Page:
Why Micron Technology, Inc. Will Have Another Strong Year in 2018

MU stock be due for a short-term pullback, but the long-term future is as strong as it seems

MU stock - Why Micron Technology, Inc. Will Have Another Strong Year in 2018

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There’s no denying it, 2017 was a banner year for Micron Technology, Inc. (NASDAQ:MU), and a rewarding one for MU stock holders. The MU stock price is up more than 90% since the end of 2016, and that’s with the stumble from its late-November peak.

Even more amazing? Even with the big rally, MU stock is still priced at a single-digit P/E ratio.

That valuation raises a myriad of questions. Chief among them, however, is whether or not the memory maker is going to do something amazing again in 2018 after swinging back to a profit in 2017. Analysts certainly seem to think so, even if the average investor has yet to price the stock at levels more commensurate with its peers.

Bullish Outlook Based on Proven Success

The simple version of a complicated story: Historically speaking, makers of computer memory mishandled the supply they were creating by misjudging future demand.

Throw in the fact that memory technology has changed dramatically in recent years, and it’s not terribly surprising to learn the key names in this business like Micron and Samsung Electronics Co Ltd (OTCMKTS:SSNLF) have been beleaguered.

After a handful of boom-bust cycles though, the industry seems to have a better grip on the ideal balance that keeps prices firm and stable. As Evercore ISI analyst C.J. Muse opined this week:

“Our vision continues to be that structural changes in memory demand, coupled with rising complexity in node shrinks, is leading to a new normal for DRAM (dynamic random-access memory chips) that is sustainable. And in non-volatile memory, we expect ongoing cost downs to deliver price elasticity driven demand that will sustain elevated and profitable bit growth over the next decade as SSDs (solid-state drives) continue to cannibalize HDDs (hard disk drives).”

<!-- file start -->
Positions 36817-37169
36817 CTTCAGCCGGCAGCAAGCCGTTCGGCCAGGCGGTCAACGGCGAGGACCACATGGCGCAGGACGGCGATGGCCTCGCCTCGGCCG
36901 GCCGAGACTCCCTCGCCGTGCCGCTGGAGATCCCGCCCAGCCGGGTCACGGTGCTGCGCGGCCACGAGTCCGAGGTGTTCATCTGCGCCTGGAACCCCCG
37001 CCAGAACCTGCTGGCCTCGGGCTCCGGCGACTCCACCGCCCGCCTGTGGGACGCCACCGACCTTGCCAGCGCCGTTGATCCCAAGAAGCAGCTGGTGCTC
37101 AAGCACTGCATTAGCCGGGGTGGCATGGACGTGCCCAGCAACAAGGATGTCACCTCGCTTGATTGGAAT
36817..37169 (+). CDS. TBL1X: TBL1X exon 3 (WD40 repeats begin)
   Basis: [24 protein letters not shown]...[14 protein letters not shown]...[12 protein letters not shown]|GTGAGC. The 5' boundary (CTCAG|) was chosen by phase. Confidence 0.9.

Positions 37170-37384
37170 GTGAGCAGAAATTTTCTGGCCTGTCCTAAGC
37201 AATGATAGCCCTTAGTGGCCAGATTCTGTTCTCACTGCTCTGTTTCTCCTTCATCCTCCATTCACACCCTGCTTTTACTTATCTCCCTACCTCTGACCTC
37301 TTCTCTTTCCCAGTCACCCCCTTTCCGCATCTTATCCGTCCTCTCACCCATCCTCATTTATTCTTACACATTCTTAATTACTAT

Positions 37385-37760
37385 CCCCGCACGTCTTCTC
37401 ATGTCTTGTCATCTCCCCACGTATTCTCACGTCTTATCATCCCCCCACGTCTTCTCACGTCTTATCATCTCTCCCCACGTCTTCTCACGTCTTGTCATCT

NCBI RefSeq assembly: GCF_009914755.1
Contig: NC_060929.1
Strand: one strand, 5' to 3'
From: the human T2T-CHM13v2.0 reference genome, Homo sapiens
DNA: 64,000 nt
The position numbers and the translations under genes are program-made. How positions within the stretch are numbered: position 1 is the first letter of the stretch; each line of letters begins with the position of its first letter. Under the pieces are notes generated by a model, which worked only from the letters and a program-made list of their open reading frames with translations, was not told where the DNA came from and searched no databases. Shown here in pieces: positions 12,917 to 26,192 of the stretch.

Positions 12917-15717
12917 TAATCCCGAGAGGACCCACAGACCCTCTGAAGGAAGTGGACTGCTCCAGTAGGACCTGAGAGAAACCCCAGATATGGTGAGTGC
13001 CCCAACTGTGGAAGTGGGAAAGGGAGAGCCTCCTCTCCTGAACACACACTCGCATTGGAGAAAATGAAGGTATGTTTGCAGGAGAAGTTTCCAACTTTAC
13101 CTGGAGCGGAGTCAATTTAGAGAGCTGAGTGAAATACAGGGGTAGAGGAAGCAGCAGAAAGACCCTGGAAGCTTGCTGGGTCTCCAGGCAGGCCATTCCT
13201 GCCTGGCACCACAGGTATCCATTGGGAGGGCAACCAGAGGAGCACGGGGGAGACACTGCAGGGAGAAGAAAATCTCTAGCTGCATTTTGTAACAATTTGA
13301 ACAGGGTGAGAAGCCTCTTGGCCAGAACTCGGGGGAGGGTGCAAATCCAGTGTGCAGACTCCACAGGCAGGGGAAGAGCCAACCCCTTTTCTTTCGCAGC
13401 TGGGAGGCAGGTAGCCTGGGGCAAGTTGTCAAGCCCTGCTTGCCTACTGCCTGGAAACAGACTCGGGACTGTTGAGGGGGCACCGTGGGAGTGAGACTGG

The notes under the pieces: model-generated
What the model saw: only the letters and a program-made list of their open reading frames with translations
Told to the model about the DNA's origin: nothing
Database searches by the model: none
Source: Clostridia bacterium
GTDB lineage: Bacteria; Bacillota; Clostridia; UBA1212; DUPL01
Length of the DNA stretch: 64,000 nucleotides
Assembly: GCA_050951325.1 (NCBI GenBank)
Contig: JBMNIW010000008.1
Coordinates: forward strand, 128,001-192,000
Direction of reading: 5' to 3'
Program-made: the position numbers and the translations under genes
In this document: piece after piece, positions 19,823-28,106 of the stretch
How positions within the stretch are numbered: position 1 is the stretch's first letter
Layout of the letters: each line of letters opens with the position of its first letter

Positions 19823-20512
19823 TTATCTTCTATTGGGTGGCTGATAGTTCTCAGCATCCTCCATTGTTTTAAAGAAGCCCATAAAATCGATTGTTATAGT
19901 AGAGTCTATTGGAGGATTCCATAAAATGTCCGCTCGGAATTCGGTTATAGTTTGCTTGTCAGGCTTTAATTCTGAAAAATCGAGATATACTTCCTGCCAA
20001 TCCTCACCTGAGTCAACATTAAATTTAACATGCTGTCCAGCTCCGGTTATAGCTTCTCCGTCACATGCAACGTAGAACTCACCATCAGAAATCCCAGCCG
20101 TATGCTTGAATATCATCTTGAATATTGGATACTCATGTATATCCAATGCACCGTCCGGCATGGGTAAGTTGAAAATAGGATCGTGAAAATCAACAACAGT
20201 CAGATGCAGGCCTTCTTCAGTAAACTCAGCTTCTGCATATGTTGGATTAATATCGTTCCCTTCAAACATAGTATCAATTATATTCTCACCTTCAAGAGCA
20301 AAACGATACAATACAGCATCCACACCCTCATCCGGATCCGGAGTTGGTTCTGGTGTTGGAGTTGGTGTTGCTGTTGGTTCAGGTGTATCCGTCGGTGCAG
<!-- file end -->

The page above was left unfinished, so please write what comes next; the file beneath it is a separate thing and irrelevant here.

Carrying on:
Muse isn’t alone in his optimism. Rosenblatt analyst Hans Mosesmann also noted recently:

“We continue to view the current memory industry as the best in semiconductor history with its duration (longer) and nature (content-driven) being key drivers within a rational oligopolistic industry.”

Mosesmann added:

“Specific to Micron we are encouraged by management’s very aggressive FCF deployment to de-levering activities (exit FY2018 in a net cash positive position), as this should lead to investor base diversification.”

It’s not an optimism the average investor shares about MU stock, however. The evidence? The fact that Micron shares are valued at a trailing P/E of 6.6 and a forward-looking one of 4.9. That’s cheap, and not cheap simply because of fortuitous one-time accounting benefits.

The fiscal trajectory Micron is already on makes it clear that 2018’s bullish expectations are not only plausible, but probable. The graphic below tells the tale.